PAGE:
On the one hand, we need a certain amount of faith in life in order to keep moving through it with a modicum of hope. We need to have faith in something to propel us through a world that’s frequently harsh, unforgiving and unkind, and full of way too much inexplicable suffering. On the other hand, too often faith is simply “a matter of faith,” held as thoughtlessly accepted beliefs, whether found in organized religion or within activist circles. We hang on for dear life to principles that appear steadfast and safe as a replacement for the harder work of sitting with all the uncertainty of life, all the dilemmas it drops at our feet, time and again, and how to continually contemplate our responses.
So much of faith in anything hinges on the words we put to it, how we describe its shape and feel, its ethics and values, its practices. It can be a feeling, too, but even that only becomes legible through the words we use to portray those sensations. Faith can be a bible, or it can be works that get debated in relation to various circumstances; it can be laws, commandments, mystical signals, or an elastic framework; it can ask us to sign on the dotted line or be a promise that we revisit repetitively, based on changing contexts. Its words, its language, can stagnate, or we can delight in always building our vocabulary.
Faith has to have a vision, and that vista is captured in how we learn to speak of its contours. Whether inside our head or on the tips of our tongue, words form the landscape of our sense of possibility, our everyday utopias, our heavens on earth.
And so when we practice our faiths in this less-than-heavenly society, we put our stock in ways to make this world more closely match up to our ideals. For instance, one way we attempt to avoid hurt and right wrongs like patriarchy in political organizing efforts is to demand that people “step up, step back” in discussions, as if the sheer number of words that one speaks — or doesn’t — has a relation to wisdom, or the freedom and dignity, say, that we wish to articulate, instill, and enact. We who decry capitalism put our faith in ledger sheets of accountability: who has talked a lot, and who hasn’t; which voices attached to which bodies have spoken or not, and how frequently, or without interrupting. Such faith is the cold, hard cash of a bankrupt language of social transformation, in which we forget how to listen, how to dialogue, how to speak truth and beauty, how to bond through giving each other the benefit of the doubt and allowing ourselves to share our vulnerabilities, how to take responsibility for ourselves and how we impact those around us.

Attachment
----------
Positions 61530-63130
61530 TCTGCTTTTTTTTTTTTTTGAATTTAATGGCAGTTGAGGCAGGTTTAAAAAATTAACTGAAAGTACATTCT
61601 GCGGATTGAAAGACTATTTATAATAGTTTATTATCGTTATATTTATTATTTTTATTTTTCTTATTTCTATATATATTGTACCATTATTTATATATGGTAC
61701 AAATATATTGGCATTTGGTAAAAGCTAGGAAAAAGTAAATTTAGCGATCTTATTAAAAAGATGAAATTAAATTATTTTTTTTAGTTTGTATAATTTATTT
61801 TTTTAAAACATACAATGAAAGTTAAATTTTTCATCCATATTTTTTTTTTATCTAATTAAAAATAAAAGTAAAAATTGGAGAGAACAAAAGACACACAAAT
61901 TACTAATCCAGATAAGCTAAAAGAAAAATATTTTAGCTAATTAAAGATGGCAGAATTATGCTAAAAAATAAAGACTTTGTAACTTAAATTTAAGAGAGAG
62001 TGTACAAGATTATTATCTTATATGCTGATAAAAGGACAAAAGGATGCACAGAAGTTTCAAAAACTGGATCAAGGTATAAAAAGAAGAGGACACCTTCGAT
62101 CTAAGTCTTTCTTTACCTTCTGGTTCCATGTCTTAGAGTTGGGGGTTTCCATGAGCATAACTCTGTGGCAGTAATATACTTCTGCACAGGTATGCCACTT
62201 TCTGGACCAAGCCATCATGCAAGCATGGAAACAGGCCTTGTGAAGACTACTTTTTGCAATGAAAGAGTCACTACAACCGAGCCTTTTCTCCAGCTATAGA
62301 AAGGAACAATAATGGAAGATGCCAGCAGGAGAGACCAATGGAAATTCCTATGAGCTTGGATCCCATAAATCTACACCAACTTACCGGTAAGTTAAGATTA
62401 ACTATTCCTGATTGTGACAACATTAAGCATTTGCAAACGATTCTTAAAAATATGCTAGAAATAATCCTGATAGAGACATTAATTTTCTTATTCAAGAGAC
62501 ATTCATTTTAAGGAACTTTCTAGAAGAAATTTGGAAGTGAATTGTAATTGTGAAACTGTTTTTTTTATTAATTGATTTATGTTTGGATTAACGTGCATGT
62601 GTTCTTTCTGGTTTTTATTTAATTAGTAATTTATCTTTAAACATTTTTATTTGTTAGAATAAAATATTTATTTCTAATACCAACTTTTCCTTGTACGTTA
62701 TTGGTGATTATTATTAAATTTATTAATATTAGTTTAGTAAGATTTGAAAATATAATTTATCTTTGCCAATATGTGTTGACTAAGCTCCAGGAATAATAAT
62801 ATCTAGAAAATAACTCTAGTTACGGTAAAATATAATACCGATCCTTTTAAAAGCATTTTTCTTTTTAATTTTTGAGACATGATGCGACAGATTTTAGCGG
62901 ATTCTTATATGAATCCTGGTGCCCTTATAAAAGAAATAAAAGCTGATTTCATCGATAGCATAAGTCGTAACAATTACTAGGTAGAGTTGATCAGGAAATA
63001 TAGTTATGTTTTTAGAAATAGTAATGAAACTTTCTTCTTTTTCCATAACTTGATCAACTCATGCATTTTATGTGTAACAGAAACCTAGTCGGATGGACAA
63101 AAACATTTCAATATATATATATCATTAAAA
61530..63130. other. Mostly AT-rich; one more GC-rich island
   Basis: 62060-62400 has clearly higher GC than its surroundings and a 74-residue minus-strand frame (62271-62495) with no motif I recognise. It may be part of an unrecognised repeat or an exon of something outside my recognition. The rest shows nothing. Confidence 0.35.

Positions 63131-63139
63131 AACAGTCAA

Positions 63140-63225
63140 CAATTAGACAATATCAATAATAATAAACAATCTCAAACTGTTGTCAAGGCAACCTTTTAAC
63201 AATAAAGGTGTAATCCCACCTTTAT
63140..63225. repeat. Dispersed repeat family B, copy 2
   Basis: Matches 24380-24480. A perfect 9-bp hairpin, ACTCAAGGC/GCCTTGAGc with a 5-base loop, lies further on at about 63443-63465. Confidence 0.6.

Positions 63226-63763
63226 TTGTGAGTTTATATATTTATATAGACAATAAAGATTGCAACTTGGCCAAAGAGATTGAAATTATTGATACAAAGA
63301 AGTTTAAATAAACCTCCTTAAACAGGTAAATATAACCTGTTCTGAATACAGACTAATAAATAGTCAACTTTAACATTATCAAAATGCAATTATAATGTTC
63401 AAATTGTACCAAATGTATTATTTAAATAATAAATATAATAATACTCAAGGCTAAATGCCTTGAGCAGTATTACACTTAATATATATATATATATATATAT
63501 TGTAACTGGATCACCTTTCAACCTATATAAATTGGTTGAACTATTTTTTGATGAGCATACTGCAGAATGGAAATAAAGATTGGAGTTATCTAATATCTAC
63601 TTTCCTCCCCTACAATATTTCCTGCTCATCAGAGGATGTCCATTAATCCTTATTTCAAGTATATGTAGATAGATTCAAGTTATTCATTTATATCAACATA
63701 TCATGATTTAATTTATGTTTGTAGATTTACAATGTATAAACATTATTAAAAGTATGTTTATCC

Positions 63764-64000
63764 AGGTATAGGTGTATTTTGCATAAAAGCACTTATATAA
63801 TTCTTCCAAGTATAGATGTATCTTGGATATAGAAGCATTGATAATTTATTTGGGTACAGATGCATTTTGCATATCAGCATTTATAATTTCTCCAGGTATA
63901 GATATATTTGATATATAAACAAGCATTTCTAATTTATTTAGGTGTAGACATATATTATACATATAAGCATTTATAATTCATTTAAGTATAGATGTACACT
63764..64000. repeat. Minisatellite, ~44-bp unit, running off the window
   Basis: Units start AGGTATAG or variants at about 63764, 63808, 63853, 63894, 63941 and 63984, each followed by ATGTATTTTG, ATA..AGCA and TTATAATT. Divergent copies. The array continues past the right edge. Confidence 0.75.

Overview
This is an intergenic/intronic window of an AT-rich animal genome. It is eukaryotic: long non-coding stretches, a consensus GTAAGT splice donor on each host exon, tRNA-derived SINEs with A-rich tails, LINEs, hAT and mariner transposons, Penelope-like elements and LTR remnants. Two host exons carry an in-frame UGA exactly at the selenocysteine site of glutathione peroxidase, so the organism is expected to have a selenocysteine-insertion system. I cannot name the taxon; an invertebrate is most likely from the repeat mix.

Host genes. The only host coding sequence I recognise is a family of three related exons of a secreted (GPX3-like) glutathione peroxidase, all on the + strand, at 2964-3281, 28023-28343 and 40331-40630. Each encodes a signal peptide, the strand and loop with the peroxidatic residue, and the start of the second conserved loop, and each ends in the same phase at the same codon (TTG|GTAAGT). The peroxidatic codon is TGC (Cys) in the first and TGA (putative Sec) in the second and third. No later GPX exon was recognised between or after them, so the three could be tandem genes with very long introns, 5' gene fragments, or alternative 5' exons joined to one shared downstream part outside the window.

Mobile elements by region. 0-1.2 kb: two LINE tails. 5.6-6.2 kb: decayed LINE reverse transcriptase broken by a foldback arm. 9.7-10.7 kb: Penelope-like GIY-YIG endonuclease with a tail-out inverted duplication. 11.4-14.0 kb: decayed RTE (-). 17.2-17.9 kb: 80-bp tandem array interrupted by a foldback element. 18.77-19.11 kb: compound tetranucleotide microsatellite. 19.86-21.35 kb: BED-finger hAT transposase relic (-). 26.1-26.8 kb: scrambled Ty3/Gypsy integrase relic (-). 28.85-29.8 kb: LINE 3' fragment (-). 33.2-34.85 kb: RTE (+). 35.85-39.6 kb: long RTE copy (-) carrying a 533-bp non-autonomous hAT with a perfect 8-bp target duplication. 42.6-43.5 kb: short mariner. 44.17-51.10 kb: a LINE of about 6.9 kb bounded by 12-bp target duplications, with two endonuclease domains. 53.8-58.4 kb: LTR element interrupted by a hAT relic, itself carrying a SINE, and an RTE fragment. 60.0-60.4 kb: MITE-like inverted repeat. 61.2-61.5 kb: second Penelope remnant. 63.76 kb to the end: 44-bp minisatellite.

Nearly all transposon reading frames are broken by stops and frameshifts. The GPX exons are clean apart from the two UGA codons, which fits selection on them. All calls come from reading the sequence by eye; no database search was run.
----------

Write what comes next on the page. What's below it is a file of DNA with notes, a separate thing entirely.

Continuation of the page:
Contrast this to a teaching imparted through the faith of dharma, or at least a lesson learned for me this past week at a guided meditation, skeptically attended at the suggestion of my new and insightful therapist. She thought it might speak to questions of loss and suffering, and how we approach being present with those spaces, those absences, and recognizing what’s filling them in again. After the mediation, the teacher gave a talk on “wise words” and “wise actions,” and the intimate relation between the two, alongside some of their values, like truth and kindness. The counter, of course, is “unwise words” and “unwise actions,” or words and actions that pain others, that cause suffering, rather than strive to alleviate it for us and others. His discussion centered on the power of words. Like folks within activist worlds, because this was a punk sort of dharma, he spoke of paying attention when we’re in groups to who speaks or doesn’t, what voices are heard, what bodies feel comfortable intervening, and who interrupts. But he then offered this gem, this touchstone:
Are our words worth breaking the beauty of the silence?
The corollary, I might add, is that by bringing words into the world, we aspire to bring beauty into it, and that us struggling to give voice and then actions to that beauty has to involve intentionality, care, and wisdom — otherwise, why speak? Why shatter the beauty of the silence?
Such a gem calls into question the superiority of those who talk a lot, without regard for beauty; those who choose to use words and the actions that follow from them as forms of domination, as instruments of perpetuating suffering, not merely in small organizing projects, but as mechanisms writ much larger in structures like patriarchy, white supremacy, or statecraft. It also elevates the notion, for me at least, that the absences we imagine — the absence of heteronormativity, racism, or capitalism — are indeed those beautiful silences. They are quiet places that aren’t yet able to be heard in the here and now, even by us rebel-dreamers. When push comes to shove, when we try to give voice to it, we really have little language to describe the absences we fight so fiercely for, especially against all that roars deafeningly at us, beating us down with its weight and volume, shouting down possibility. What if we deliberately took the time to listen hard to the silence, to pick up whispers of potentiality, gentle and quiet clouds of hope, noiseless butterfly-wings of promise?
In the stillness, maybe we can hear other worlds beckoning, more beautiful than can yet be fully expressed in wise words and wise actions, much as we should try.
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(Photo by Cindy Milstein, from a time of solitude amid suffering and beauty, East Lansing, MI, September 2013)